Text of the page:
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GIBIL GABIB Sicily.

A mountain on the right side of the valley of the river Salso, a few km S of Caltanissetta. The name is a corruption of the Arabic name Gebel Habib (Mountain of the Dead), referring to numerous prehistoric and Greek graves dug into the rock. An indigenous settlement on the S slope of the mountain dates to the Chalcolithic period. During the 7th c. B.C. this center came into contact with the Greek colonists of Gela, who utilized the valley of the Salso (fl. Himera) as the main route for their commercial and political penetration toward the interior of Sicily. The vases, painted with lines and concentric circles, are undoubtedly of Geloan inspiration, but imitation of Corinthian pottery is also present. As in other centers in the Salso Valley, Greek influence was fully established in Gibil Gabib during the second half of the 6th c. B.C. when Attic pottery is predominant, together with terracottas from Gela and Akragas. At the end of the 6th c. the S slope of the mountain was barred by a fortification wall, probably indicating that Greek colonists were in complete possession of the center. The few houses so far excavated have a simple rectangular plan with two rooms. The center, abandoned at the end of the 5th c. B.C., was repopulated in the second half of the 4th c., as part of the general reconstruction of Sicily sponsored by Timoleon. It was finally abandoned ca. 310 B.C., perhaps after the war which Agathokles, tyrant of Syracuse, waged against cities and fortresses of the interior (Diod. Sic. 19.72). The finds from Gibil Gabib are in the museums of Gela and Caltanissetta.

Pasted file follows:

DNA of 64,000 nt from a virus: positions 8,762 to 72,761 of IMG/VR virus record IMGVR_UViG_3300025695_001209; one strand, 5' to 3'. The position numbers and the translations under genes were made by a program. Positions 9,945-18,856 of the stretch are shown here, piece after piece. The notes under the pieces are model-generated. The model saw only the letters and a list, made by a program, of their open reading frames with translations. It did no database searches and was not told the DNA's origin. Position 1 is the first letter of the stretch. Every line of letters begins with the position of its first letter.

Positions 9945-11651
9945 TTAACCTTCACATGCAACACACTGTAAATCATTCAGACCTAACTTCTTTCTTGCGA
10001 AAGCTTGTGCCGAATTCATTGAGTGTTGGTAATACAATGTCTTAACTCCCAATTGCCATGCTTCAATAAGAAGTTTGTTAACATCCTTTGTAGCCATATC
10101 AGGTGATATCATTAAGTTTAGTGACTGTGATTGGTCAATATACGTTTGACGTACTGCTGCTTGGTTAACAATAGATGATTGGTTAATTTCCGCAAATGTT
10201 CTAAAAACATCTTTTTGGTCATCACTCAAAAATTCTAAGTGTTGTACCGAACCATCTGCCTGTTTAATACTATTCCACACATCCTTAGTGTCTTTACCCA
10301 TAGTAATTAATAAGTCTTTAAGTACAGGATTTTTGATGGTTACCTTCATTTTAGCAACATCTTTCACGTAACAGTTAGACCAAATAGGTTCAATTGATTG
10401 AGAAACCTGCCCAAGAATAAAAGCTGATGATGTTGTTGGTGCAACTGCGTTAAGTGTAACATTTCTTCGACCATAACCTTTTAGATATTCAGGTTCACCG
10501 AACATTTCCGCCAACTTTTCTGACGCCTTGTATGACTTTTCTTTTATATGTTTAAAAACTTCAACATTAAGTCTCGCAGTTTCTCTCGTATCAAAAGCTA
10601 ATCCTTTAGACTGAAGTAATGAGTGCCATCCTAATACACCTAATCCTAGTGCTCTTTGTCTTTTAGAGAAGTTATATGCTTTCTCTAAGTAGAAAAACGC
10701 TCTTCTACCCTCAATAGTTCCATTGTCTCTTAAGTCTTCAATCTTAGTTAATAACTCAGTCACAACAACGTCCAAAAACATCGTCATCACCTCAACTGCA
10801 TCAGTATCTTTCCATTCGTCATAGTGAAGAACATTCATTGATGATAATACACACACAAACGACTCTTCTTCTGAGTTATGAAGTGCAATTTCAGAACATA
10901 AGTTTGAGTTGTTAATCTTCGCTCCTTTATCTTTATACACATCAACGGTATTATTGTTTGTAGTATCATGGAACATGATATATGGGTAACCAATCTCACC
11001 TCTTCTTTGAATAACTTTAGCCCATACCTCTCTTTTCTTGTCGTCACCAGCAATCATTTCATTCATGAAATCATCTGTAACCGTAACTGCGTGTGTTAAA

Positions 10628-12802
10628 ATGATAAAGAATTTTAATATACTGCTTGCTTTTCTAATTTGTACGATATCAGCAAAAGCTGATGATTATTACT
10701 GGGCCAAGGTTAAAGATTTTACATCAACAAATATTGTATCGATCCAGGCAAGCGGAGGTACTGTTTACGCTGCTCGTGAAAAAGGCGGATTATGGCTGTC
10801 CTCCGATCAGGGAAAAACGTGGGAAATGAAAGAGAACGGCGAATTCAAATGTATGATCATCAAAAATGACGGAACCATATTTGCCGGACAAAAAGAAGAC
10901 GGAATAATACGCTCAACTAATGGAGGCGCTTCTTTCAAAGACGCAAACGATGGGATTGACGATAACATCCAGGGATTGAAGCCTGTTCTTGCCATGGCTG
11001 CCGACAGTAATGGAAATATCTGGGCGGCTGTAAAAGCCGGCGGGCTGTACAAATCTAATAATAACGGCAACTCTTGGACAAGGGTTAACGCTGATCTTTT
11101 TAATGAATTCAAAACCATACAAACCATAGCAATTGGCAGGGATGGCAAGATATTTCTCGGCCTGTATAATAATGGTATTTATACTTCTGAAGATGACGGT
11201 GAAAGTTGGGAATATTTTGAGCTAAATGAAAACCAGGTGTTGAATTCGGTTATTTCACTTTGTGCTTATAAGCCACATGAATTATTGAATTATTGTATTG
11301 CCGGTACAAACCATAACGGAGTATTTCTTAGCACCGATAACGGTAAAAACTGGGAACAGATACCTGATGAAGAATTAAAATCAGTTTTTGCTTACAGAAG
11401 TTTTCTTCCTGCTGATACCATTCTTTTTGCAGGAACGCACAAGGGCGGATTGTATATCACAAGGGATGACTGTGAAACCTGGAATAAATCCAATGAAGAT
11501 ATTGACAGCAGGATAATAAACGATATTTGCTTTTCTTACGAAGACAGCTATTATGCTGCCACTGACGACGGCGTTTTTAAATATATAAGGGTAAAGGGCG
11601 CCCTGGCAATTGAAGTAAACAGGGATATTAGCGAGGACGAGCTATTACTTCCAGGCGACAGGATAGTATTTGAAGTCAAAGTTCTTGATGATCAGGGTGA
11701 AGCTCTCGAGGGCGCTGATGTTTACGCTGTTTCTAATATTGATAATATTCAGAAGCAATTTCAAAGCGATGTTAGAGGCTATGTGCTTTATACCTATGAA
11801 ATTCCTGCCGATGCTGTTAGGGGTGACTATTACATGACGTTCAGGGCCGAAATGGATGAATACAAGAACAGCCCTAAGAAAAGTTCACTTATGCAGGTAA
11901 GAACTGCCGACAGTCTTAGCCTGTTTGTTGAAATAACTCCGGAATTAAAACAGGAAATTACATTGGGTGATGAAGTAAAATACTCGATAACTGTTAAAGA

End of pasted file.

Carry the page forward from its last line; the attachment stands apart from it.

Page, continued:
BIBLIOGRAPHY

D. Adamesteanu, NSc (1958) 387ff (with previous bibliography); P. Orlandini, Kokalos 8 (1962) 99ff; id., RendLinc (1965) 459.

P. ORLANDINI

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